Health risks for each individuals trip to Indonesia will vary greatly depending on exact location and itinerary – from the business traveller to overcrowded cities, tropical island family holidays and aid work in rural villages.
The following information provides some broad and general guidelines about health risks and recommendations for travel to Indonesia. This should not be taken as a substitute for a personal consultation with one of our travel health doctors, whose advice will be specific for you and your trip and may include some things not mentioned here.
Six to eight weeks out from departure is a good time to have a travel health consultation. You may need blood tests to check immunity to diseases or need a course of vaccines like rabies for example, and this gives you plenty of time to get everything completed. If you are travelling sooner however it's not too late for an appointment, simply make one as soon as you can.
In Indonesia mozzies transmit to humans a number of viruses which have been on the increase due to global warming, changing environments and human travel. While there are vaccines for Japanese encephalitis and medication to reduce the risk of malaria, mosquito avoidance is the only way to prevent many of these diseases.
Travellers diarrhoea, giardia and dysentery are just some of the illnesses caused by contaminated food and water. Tap water in Indonesia is not safe to drink.
To reduce your risk of gastro observe strict food and water safety precautions and good hand hygiene.
Everyone should be up to date for routine childhood immunisations and may need adult boosters for such diseases as tetanus, measles, polio and hepatitis B.
Additional vaccines may also be recommended depending on your individual medical history, current itinerary and the likelihood of future travel.
Hepatitis A is commonly recommended for travel to Bali, Lombok, Sumatra or Java.Read More
A food and water borne disease, typhoid vaccination is recommended for some itineraries.
There is very little risk in Bali and none in most of the main cities in Indonesia, however there is some risk on Lombok and isolated hotspots in central Java and much of rural Sumatra. It is best to seek expert advice from a travel health doctor about the need for preventive medication if travelling to risk areas. Mosquito avoidance is essential. Any fever occurring during or after travel requires prompt investigation to exclude malaria or other diseases.Read More
Consider pre-travel rabies vaccination (at least three weeks before departure) for longer trips, those at risk or anyone wanting lifelong protection. Avoid animals (particularly dogs, monkeys, cats and bats). Thoroughly rinse and disinfect any animal wound and seek prompt medical care for post exposure management (whether or not pre-vaccinated).Read More
It is important to understand how to avoid this rare but potentially catastrophic mosquito borne disease. For those at significant risk there are a couple of vaccine options.Read More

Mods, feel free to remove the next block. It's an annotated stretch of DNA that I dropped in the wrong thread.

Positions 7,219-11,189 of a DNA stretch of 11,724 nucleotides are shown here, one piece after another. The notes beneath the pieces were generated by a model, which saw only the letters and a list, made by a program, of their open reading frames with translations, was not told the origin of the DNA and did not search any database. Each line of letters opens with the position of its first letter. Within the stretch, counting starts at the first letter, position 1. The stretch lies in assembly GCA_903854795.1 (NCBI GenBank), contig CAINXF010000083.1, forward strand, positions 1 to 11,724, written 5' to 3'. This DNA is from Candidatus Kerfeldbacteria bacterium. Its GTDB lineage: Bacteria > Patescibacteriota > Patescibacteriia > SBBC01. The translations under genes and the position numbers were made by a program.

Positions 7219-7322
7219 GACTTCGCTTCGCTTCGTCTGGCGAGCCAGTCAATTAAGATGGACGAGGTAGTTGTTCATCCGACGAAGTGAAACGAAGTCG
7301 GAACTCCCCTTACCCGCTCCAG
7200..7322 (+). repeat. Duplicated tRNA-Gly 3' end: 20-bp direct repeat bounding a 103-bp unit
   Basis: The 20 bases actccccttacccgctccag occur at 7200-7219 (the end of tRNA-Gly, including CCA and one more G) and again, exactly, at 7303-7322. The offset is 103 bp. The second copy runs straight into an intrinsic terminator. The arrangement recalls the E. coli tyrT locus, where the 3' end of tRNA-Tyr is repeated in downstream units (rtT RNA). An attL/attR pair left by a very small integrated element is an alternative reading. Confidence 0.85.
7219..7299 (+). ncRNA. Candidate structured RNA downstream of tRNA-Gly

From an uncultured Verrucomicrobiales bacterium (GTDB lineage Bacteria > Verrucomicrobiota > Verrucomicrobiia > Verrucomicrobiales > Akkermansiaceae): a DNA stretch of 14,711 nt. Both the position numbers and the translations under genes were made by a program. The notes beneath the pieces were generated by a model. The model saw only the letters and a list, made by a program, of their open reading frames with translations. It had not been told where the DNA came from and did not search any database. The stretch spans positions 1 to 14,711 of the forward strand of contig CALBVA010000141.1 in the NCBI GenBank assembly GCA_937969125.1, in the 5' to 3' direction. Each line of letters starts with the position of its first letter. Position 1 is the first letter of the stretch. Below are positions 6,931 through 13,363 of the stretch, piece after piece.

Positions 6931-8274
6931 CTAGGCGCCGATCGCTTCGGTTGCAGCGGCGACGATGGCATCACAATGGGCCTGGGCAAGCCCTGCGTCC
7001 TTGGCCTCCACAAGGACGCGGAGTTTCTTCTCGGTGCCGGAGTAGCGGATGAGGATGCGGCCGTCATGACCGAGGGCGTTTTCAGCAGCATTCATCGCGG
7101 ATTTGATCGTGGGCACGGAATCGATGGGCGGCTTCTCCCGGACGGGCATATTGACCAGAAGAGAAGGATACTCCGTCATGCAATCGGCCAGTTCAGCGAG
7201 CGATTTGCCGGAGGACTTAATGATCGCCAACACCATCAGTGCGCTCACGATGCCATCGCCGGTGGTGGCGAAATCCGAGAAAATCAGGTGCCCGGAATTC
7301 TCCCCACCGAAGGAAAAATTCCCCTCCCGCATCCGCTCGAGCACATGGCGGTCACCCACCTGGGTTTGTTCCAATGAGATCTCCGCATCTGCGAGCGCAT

Influenza is one of the most common vaccine preventable illnesses in travellers. In tropical climates there is no 'flu season', risk being all year round.Read More
There are a few things you can do to reduce the risk of gastro spoiling your trip, including taking a water filtration drink bottle and one of our customisable medication kits with guidelines for self-treatment.Read More
An oral vaccine available for the prevention of cholera which also reduces the risk of travellers diarrhoea, is often taken by those wishing to significantly reduce their risk of gastro.Read More
Increasing in incidence in many parts of the world, dengue is a serious mosquito borne disease.Read More
Not just a disease of South America, those travelling to Indonesia and other Asian destinations may be at risk of Zika virus.Read More
Spread through mosquito bites, this viral illness can present similar to Ross River virus, is usually less severe than dengue but may cause long term aches and pains.
See the Australian governments' website: smartraveller.gov.au
Never leave Australia without appropriate travel insurance.
Be sensible. Many accidents are alcohol related. Wear helmets on bikes and motorbikes. Have adequate insurance.
Abstain from sex or use protection. STD checks are available on return.
Severe penalties often apply for possession or trafficking. Potency and ingredients are highly variable and maybe lethal. Keep your luggage locked and don’t accept packages from strangers.
As there is no non-essential overseas travel at this time this article will simply remain as an information resource for COVID-19. See our main COVID-19 page for more detailed information. We hope to be able to inform our travelers once again after this crisis passes. The links below remain trustworthy
Over 48,000 cases of dengue fever have been reported in Sri Lanka since 1st October 2019, a significant increase in incidence. Travellers should observe strict mosquito avoidance measures, particularly during daylight hours.
As a result of recent outbreaks of measles in various countries, the Solomon Islands' will be requiring arriving travellers from/via American Samoa, Australia, Fiji, New Zealand, Philippines, Samoa, or Tonga to show proof of measles vaccination, effective December 28th 2019. Vaccination needs to have been at least 15 days prior and